Coming Soon:
Ariana Grande - "thank u, next" / Ariana Grande - "thank u, next" / Ariana Grande - "thank u, next" / Ariana Grande - "thank u, next" /
Request Line: (833) 321-KORD
  • App Store Download

From the KORD writers:

How Gladys Knight and the Pips ‘Heard It Through the Grapevine’ before Marvin Gaye

Gladys Knight and the Pips’ “I Heard It Through the Grapevine” was at one time the best-selling single in Motown Records history — and then Marvin Gaye’s version of the song came along just 13 months later, and knocked it off its pedestal. But Knight’s “Grapevine” is no footnote: her rendition of the Norman Whitfield/Barrett Strong classic continues to gain admirers more than half a century after its original release, buoyed by an incendiary 1969 live performance featured in Ahmir “Questlove” Thompson’s Oscar-winning documentary Summer of Soul. 

Read More

‘In Too Deep’ sugarcoats Sum 41’s pop-punk

Sum 41 is synonymous with scabby late-Nineties pop-punk, but its music skews decidedly pop on “In Too Deep.” Though it originally failed to match the chart success of its predecessor, “Fat Lip,” “In Too Deep” has since proven to be the band’s most enduring song, a blissful mixture of Beatlesque vocal harmonies and chunky power chords that helped turn the Canadian four-piece into superstars across North America.

Read More

‘Reunited’ brings Peaches & Herb together again for the first time

There’s only one “Reunited.” Peaches & Herb’s gauzy, gooey ballad is pure polyester pop, a disco-era kitsch classic endlessly repurposed and recontextualized across a dizzying array of sitcoms, advertisements and memes. There’s a whole lot of Peaches, however. While Herb Fame has remained a constant in the R&B duo since its 1966 introduction, no fewer than seven different women have assumed the role of Peaches over the decades, most famously Linda Greene, whose vocals are featured on “Reunited” as well as the team’s other Me Decade smash, “Shake Your Groove Thing.”

Read More

Camper Van Beethoven ushers in the alternative era with ‘Pictures of Matchstick Men’

“Pictures of Matchstick Men” by Camper Van Beethoven was not the biggest modern rock hit of 1989, but it was one of the most significant. College rock was becoming something else as the decade drew to a close: it would be two years before it was clear what that new thing was, when Nirvana’s “Smells Like Teen Spirit” knocked Michael Jackson off the charts and everyone started wearing flannel shirts. But 1989 signals the pivotal moment when the relatively cozy, intimate world of college radio began morphing into the louder, flashier world of alternative rock, and while one could pick any number of that year’s landmark releases to signify this change — Nirvana’s first album Bleach, the Pixies’ Doolittle, Mother’s Milk by the Red Hot Chili PeppersKey Lime Pie, Camper Van Beethoven’s final studio LP before a decade-plus hiatus, merits strong consideration.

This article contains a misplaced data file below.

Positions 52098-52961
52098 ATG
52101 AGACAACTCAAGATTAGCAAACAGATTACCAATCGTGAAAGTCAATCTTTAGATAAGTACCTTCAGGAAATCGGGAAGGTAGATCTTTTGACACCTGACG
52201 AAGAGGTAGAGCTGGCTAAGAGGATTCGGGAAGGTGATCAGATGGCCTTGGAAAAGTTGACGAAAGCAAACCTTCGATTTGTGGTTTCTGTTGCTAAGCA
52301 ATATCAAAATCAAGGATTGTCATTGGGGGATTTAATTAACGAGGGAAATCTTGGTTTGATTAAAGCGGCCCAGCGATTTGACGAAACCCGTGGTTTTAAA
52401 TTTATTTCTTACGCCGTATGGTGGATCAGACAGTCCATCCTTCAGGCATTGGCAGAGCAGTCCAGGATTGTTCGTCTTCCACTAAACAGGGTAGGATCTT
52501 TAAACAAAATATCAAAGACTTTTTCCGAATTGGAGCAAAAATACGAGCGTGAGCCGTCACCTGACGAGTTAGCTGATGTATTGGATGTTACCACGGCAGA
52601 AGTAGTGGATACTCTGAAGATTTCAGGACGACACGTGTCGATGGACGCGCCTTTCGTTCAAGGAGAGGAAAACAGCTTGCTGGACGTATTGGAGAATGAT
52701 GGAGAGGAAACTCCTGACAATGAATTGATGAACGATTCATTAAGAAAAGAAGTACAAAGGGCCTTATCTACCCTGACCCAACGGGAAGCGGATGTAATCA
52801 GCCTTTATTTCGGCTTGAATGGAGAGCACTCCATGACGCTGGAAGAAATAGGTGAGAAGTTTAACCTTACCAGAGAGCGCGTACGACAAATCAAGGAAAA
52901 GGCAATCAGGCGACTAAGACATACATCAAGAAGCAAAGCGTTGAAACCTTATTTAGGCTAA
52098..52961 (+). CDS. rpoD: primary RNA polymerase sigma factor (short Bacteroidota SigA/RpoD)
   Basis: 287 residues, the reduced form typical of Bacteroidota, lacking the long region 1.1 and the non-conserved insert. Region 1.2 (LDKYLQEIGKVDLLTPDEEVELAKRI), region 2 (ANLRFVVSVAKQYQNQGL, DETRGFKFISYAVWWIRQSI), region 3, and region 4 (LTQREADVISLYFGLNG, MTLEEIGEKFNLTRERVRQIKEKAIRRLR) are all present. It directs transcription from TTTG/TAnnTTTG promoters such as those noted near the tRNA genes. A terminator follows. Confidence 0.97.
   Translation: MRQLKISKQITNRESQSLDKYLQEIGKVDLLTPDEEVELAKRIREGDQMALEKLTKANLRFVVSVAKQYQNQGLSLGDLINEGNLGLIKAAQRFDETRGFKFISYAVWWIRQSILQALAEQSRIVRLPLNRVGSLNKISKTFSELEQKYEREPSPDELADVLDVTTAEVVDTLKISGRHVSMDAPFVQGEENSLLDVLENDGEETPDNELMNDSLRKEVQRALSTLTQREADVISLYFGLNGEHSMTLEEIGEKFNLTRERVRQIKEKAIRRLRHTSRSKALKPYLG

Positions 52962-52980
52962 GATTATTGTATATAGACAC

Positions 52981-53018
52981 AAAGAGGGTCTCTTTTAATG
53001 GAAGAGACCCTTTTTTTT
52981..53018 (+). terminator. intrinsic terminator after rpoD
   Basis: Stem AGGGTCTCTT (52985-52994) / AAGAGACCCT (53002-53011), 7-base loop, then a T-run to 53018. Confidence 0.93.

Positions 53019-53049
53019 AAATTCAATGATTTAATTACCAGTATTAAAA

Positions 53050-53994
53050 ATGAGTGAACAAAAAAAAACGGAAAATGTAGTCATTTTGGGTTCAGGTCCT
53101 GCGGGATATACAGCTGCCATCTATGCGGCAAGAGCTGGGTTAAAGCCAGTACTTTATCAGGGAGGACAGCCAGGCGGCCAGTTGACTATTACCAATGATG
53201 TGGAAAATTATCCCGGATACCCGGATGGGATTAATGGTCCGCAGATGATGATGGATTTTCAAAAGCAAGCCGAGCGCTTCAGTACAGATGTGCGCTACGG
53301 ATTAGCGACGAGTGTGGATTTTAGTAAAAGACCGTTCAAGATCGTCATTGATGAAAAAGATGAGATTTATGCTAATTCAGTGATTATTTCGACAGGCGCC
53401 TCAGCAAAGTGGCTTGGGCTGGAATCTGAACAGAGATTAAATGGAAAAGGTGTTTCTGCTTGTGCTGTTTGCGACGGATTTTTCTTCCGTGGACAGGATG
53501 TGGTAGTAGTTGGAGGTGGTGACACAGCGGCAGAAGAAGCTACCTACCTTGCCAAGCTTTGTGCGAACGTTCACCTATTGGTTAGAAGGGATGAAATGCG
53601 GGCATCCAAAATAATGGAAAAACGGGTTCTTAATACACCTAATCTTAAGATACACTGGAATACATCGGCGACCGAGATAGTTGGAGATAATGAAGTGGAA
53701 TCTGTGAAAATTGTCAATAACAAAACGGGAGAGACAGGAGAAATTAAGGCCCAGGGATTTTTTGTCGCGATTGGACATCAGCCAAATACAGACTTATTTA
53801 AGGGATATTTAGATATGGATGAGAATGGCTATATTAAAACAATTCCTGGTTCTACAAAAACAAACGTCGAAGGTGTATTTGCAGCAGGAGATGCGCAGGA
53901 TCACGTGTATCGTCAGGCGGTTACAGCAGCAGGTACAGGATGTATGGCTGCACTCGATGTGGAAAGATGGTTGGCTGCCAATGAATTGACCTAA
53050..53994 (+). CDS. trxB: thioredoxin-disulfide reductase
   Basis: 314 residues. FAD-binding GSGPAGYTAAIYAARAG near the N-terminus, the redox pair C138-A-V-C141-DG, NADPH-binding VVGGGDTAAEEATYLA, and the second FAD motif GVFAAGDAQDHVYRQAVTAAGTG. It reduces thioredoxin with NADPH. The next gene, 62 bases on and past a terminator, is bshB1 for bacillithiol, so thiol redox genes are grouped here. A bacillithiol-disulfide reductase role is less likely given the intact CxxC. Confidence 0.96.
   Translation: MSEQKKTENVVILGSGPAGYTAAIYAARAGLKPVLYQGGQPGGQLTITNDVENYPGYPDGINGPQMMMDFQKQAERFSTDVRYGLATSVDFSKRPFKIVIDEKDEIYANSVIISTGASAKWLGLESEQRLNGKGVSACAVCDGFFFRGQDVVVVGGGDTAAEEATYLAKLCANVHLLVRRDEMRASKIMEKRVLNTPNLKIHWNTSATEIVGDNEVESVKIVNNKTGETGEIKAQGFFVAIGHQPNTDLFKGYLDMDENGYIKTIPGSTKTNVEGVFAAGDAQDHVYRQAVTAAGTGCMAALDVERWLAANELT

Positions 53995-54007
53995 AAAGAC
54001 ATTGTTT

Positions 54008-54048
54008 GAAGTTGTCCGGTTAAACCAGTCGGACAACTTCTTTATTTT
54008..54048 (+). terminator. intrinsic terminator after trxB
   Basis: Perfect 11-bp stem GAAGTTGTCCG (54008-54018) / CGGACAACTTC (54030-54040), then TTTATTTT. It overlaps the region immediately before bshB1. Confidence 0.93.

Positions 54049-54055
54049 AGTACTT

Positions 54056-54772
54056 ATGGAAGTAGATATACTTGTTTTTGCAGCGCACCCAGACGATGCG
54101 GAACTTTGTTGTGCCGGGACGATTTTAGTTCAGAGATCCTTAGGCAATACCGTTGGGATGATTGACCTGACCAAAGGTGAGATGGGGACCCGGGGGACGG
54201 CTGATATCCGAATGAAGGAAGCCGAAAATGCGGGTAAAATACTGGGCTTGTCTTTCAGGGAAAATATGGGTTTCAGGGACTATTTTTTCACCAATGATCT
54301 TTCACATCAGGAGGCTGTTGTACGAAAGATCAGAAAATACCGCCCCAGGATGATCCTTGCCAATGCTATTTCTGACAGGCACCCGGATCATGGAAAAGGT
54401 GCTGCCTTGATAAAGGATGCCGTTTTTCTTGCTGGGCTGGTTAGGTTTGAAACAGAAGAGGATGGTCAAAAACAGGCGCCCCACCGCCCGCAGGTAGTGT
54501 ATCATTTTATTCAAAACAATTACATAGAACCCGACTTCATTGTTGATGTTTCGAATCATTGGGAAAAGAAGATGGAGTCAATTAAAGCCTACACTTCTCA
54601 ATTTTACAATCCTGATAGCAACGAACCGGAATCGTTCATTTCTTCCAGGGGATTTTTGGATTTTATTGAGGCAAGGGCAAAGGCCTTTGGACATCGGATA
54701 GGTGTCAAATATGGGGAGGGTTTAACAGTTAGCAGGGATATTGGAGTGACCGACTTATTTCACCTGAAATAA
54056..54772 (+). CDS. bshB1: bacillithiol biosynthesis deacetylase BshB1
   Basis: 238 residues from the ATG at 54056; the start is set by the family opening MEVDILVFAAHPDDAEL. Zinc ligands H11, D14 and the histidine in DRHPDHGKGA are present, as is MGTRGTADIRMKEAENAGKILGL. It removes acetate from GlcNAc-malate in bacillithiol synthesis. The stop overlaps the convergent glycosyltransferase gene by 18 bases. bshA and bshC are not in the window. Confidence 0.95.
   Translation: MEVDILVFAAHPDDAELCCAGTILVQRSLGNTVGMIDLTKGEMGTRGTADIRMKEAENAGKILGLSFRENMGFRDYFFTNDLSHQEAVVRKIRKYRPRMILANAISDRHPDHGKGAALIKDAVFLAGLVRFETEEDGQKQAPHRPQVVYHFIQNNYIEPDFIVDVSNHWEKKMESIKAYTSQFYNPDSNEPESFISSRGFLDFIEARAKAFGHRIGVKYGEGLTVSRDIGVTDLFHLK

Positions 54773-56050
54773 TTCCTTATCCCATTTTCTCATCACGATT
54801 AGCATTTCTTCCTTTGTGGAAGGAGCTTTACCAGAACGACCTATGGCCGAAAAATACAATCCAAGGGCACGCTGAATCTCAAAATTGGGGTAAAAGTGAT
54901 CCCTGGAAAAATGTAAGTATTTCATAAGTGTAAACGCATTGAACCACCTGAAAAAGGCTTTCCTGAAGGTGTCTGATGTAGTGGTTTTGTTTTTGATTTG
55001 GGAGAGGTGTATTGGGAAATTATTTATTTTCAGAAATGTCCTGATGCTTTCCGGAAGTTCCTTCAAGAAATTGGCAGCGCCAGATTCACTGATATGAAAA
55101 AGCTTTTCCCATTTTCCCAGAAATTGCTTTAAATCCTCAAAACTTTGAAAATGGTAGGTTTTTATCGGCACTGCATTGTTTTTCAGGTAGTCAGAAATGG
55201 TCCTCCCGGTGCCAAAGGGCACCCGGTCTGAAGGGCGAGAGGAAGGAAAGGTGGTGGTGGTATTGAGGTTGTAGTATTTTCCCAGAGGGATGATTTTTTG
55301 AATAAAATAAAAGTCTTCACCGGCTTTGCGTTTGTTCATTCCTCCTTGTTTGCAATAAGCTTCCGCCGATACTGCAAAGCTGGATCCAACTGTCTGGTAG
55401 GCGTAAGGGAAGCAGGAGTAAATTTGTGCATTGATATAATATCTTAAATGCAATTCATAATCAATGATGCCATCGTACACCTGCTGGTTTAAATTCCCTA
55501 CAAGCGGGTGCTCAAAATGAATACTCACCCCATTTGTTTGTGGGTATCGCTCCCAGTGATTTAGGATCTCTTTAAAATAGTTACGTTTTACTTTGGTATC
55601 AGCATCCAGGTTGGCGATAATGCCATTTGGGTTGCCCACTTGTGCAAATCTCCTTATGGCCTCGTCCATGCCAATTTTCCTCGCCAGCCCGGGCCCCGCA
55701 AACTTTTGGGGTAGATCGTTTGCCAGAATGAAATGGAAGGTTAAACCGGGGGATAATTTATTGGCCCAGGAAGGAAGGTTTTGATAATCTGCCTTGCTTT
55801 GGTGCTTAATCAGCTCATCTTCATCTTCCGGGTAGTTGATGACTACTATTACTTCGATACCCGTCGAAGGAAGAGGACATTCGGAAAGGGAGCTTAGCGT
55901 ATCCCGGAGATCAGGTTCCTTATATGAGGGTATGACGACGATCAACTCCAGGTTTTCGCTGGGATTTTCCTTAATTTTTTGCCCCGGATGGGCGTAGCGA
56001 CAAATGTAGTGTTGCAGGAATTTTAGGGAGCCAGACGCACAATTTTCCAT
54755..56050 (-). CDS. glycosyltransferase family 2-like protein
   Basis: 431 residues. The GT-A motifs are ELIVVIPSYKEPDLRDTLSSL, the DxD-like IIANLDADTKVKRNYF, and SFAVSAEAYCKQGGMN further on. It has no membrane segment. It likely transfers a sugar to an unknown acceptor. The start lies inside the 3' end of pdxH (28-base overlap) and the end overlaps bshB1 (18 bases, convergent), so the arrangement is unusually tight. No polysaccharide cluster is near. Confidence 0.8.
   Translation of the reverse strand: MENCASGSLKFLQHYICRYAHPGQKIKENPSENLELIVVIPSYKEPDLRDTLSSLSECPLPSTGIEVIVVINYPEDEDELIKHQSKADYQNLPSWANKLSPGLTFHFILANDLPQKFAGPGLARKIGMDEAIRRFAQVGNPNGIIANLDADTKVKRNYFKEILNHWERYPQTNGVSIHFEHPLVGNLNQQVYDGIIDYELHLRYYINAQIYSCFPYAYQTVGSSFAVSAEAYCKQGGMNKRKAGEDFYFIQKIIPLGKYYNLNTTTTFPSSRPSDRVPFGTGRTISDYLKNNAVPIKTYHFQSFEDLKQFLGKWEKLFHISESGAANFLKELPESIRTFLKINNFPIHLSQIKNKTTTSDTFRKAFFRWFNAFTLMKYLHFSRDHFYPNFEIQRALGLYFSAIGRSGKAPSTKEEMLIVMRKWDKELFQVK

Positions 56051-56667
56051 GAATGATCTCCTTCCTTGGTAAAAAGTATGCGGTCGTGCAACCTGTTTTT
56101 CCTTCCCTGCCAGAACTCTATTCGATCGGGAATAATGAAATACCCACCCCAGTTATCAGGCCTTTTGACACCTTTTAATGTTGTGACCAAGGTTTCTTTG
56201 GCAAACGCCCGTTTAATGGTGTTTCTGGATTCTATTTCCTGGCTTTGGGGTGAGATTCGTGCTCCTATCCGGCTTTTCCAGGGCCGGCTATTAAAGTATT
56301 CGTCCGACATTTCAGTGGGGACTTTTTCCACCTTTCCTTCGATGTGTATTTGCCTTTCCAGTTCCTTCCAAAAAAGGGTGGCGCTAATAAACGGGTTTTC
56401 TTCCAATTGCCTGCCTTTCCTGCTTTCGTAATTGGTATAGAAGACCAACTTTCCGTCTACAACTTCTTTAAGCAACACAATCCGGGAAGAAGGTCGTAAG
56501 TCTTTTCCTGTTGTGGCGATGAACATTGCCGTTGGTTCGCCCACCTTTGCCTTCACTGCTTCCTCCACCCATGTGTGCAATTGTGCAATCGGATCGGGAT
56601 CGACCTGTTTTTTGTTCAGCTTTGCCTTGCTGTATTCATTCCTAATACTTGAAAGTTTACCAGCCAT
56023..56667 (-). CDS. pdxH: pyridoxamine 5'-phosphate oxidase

Read More

‘Twenty-Five Miles’ later, Edwin Starr lives up to his billing

Edwin Starr will forever remain synonymous with “War,” his 1970 psychedelic soul milestone assailing America’s ongoing involvement in the decades-long conflict in Vietnam. But Starr was by no means a one-hit wonder. Eighteen months before declaring “War” on the pop charts, the singer hit paydirt with “Twenty-Five Miles,” one of the most propulsive singles ever released under the Motown Records aegis.

Read More

Johnny and Rosanne Cash keep ‘Tennessee Flat Top Box’ in the family

When Rosanne Cash covered “Tennessee Flat Top Box” for her 1987 album King’s Record Shop, she assumed the venerable country hit was in the public domain. But the song was in fact written by someone she knew intimately: her father, the one and only Johnny Cash, who re-recorded “Tennessee Flat Top Box” for his new label Mercury Records a few months after Rosanne’s rendition topped the country charts.

Read More

Write for KORD

Think you have what it takest to write for KORD? We need talented, passionate writers to reveal the stories behind the songs.

Send samples / links to [email protected]